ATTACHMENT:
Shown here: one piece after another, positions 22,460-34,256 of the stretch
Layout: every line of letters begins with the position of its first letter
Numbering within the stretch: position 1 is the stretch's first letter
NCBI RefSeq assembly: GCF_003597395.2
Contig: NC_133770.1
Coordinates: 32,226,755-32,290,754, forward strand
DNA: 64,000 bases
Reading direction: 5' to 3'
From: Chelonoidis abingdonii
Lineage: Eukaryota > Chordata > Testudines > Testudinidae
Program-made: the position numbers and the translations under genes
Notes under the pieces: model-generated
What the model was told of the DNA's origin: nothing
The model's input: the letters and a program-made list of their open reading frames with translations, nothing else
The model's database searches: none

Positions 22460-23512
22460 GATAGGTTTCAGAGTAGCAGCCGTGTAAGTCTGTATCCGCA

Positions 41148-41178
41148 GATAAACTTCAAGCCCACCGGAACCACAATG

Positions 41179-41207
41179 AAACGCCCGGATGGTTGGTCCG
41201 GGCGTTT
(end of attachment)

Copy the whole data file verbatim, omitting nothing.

Shown here: one piece after another, positions 22,460-34,256 of the stretch
Layout: every line of letters begins with the position of its first letter
Numbering within the stretch: position 1 is the stretch's first letter
NCBI RefSeq assembly: GCF_003597395.2
Contig: NC_133770.1
Coordinates: 32,226,755-32,290,754, forward strand
DNA: 64,000 bases
Reading direction: 5' to 3'
From: Chelonoidis abingdonii
Lineage: Eukaryota > Chordata > Testudines > Testudinidae
Program-made: the position numbers and the translations under genes
Notes under the pieces: model-generated
What the model was told of the DNA's origin: nothing
The model's input: the letters and a program-made list of their open reading frames with translations, nothing else
The model's database searches: none

Positions 22460-23512
22460 GATAGGTTTCAGAGTAGCAGCCGTGTAAGTCTGTATCCGCA

Positions 41148-41178
41148 GATAAACTTCAAGCCCACCGGAACCACAATG

Positions 41179-41207
41179 AAACGCCCGGATGGTTGGTCCG
41201 GGCGTTT